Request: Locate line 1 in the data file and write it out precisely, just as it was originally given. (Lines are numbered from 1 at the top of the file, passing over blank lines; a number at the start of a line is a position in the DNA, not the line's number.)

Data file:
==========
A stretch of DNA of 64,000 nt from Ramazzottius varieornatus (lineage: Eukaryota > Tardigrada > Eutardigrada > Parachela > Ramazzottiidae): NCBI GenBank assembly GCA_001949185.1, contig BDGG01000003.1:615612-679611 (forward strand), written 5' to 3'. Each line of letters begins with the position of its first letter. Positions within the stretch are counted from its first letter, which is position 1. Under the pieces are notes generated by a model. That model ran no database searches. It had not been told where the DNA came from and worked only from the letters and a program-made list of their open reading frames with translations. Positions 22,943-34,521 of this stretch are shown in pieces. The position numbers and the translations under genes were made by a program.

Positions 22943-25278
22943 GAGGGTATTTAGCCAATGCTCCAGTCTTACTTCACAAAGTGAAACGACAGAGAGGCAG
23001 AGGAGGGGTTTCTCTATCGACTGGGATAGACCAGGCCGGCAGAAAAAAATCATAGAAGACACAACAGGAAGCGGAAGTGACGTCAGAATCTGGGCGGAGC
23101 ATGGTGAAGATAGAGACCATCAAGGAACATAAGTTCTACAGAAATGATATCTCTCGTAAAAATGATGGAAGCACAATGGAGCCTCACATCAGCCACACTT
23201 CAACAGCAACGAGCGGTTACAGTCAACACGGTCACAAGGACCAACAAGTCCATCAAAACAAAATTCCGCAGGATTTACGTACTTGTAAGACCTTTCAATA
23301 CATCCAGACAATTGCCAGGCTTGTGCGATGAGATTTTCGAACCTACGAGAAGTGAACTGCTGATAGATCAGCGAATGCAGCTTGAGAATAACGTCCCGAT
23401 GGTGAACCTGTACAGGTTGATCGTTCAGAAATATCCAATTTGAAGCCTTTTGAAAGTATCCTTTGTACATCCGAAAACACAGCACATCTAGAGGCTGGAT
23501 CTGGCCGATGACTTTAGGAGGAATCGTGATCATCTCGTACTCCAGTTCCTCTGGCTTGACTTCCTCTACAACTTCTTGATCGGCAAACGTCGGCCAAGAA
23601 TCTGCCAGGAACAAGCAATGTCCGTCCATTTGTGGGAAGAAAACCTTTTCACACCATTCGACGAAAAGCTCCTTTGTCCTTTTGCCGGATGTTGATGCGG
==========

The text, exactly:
A stretch of DNA of 64,000 nt from Ramazzottius varieornatus (lineage: Eukaryota > Tardigrada > Eutardigrada > Parachela > Ramazzottiidae): NCBI GenBank assembly GCA_001949185.1, contig BDGG01000003.1:615612-679611 (forward strand), written 5' to 3'. Each line of letters begins with the position of its first letter. Positions within the stretch are counted from its first letter, which is position 1. Under the pieces are notes generated by a model. That model ran no database searches. It had not been told where the DNA came from and worked only from the letters and a program-made list of their open reading frames with translations. Positions 22,943-34,521 of this stretch are shown in pieces. The position numbers and the translations under genes were made by a program.